New adventures

The last few days have been bittersweet for me – after almost three years at the Scholars’ Lab, Friday of last week was my last official day on the job. Next week, I’m off to a new project and adventure – I’ll be joining an early-stage company here in Palo Alto called Casetext, which is building a free, crowdsourced platform to search and annotate US case law, which in the past have been locked up behind hefty subscription fees – even though the texts are all in the public domain, by definition! This is an extremely exciting project for me because it fits in really closely with a lot of projects related to document annotation, text analysis, and digitally-enhanced discourse that I’ve been hacking away at for the last few years. (Including, in a weird, coincidence, Public Poetics, a collaborative poetry annotation platform, which was one of the first big projects I built for the web, and one of the portfolio pieces that got me the gig here at the lab in the first place!)

The time I’ve spent at the Scholars’ Lab has been nothing short of magical. When I stumbled through the door back in 2011, I knew how to sit at a computer and fill up the screen with code, but that was about it. I knew how to program, in a narrow sense of the concept, but very little about the what or the why of humanities-inflected software engineering, much less how to whittle ideas into useful, original, intellectually coherent projects. Over the course of the next three years, I had the absurdly good fortune to work with the absolute best in the business – the Scholars’ Lab is like a little digital humanities Shangri-La, nestled in the lovely mountains of Virginia, and it’s a fiercely difficult thing to leave it behind. I’ve learned more than I could have possibly imagined*, and I’ll treasure the time I spent here for many, many years to come.

And so, to that end, I wanted to take this chance to thank everyone in the Scholars’ Lab orbit – Bethany, Wayne, Eric, Jeremy, Ronda, Becca, Chris, Kelly, and all the brilliant Praxis students and graduate fellows who have passed through over the course of the last three years. And also the broader network of technologists, students, and scholars at George Mason, UMD, Beloit, Chicago, Yale, Harvard, Stanford, Columbia, Duke, Wellesley, Indiana, Nebraska, Vanderbilt, Alabama, Northeastern, and many other places that I’ve had the good fortune to collaborate with.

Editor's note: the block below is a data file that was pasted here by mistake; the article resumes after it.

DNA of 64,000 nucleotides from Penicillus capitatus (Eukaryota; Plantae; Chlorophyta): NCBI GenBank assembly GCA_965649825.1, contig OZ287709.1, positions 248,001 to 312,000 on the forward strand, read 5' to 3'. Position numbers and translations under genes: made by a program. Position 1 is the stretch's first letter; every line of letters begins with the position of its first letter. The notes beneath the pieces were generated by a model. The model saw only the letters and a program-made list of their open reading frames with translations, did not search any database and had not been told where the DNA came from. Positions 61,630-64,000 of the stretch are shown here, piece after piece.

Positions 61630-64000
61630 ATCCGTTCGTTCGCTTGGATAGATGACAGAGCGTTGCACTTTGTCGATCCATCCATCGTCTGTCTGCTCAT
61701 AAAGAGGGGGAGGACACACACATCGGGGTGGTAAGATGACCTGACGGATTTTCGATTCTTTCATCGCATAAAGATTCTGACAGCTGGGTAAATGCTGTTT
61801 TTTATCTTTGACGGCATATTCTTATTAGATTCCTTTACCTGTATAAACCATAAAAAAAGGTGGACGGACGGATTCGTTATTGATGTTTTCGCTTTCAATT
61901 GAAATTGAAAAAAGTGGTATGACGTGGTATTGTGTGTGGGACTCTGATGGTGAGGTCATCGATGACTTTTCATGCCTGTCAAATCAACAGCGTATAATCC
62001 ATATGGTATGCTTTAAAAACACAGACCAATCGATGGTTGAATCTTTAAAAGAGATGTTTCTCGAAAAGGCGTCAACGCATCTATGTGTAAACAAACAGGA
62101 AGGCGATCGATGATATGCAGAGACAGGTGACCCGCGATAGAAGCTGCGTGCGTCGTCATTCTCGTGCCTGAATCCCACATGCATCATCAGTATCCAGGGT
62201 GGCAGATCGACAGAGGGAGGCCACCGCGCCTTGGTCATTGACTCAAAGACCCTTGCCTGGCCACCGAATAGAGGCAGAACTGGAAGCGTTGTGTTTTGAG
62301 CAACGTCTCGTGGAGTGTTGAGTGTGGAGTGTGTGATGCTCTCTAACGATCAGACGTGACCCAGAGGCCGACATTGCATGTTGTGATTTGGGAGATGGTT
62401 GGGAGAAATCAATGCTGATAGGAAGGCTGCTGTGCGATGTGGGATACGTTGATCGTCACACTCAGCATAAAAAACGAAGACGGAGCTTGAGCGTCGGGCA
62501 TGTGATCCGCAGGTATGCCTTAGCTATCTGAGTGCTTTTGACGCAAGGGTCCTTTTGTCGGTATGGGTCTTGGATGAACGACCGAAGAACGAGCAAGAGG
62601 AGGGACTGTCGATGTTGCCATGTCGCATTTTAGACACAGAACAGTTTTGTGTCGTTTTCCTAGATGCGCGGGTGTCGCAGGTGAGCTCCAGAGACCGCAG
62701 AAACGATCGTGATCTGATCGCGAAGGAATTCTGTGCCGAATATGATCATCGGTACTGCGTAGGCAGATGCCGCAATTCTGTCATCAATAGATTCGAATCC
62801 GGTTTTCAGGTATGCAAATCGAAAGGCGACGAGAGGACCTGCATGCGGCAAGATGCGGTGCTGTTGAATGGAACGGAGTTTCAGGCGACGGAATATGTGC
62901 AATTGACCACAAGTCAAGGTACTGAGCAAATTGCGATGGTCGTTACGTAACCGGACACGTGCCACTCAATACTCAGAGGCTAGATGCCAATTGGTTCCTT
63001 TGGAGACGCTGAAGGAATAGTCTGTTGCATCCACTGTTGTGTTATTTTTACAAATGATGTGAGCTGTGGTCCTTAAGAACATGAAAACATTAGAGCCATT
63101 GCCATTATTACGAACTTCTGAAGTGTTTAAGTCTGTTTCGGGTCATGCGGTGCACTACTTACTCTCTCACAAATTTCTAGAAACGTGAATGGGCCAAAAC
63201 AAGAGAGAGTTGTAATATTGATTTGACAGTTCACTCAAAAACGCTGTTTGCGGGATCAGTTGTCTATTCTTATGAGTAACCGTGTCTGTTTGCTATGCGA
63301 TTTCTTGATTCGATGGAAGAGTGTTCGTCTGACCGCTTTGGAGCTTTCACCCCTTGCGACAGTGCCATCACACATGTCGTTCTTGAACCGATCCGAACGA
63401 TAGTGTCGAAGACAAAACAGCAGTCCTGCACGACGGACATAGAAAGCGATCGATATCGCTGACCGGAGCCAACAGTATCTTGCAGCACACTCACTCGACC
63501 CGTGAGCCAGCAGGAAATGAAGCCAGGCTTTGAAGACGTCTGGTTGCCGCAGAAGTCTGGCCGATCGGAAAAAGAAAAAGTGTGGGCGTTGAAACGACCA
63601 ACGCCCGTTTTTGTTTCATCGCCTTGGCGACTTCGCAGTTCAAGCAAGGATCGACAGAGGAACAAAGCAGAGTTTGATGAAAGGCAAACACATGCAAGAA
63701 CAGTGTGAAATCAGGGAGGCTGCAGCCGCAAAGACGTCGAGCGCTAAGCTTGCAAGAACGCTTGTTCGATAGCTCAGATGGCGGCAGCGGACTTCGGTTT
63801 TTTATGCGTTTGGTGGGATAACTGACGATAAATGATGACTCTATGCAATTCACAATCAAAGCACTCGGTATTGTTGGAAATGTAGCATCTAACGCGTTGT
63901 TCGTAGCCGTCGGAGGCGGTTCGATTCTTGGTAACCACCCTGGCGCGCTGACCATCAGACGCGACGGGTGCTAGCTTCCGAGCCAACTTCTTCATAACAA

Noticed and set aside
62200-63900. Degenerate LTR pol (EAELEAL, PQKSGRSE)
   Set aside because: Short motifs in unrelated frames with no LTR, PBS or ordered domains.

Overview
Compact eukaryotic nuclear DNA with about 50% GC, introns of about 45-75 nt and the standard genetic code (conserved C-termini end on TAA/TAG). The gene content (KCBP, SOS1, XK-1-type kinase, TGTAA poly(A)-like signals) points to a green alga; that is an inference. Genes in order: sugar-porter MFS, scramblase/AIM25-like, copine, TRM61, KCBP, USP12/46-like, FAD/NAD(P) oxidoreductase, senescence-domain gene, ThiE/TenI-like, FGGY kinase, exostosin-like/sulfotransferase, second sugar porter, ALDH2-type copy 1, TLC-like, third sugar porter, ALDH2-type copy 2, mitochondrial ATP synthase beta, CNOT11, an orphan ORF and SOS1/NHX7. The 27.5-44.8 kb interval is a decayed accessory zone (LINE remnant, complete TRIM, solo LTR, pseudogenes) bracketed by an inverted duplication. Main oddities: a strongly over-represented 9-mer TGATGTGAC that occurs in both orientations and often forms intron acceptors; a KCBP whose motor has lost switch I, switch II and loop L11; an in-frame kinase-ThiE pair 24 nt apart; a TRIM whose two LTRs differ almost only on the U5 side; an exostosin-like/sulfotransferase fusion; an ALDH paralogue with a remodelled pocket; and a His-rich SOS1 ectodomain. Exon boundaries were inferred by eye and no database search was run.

That said, I won’t totally vanish into the ether. I’ve got a backlog of mostly-finished Neatline experiments waiting to be polished up and pushed out the door, and I expect that I’ll keep tinkering around with those and hacking away at the Neatline core on nights-and-weekends as an open-source contributor from time to time. (And, when it makes sense, I’ll try to guest post the results in this space!) I’m also going to use my work at Casetext as an impetus to pick back up with work on Intra, a long-document, fuzzy-searching project that I sketched out way back in 2012, but never got a chance to really build out in a serious way. In the meantime, I’ll be answering email at davidwilliammcclure@gmail.com, tweeting at @clured, and posting rambling thoughts about programming and literature at dclure.org.

Thanks so much, folks!

* Not least a crash course in 80′s pop culture, an area in which I’m severely lacking, as my colleagues can attest!

Web Applications Developer on the Scholars' Lab R&D team, David graduated from Yale University with a degree in the Humanities in 2009, and prior to joining the SLab, worked as an independent web developer and communications consultant in San Francisco, New York, and Madison, Wisconsin. David is working on the Omeka + Neatline project and pursuing research projects that explore the idea that software can be used as a tool to inform, extend, and advance traditional lines of inquiry in literary theory and aesthetics.

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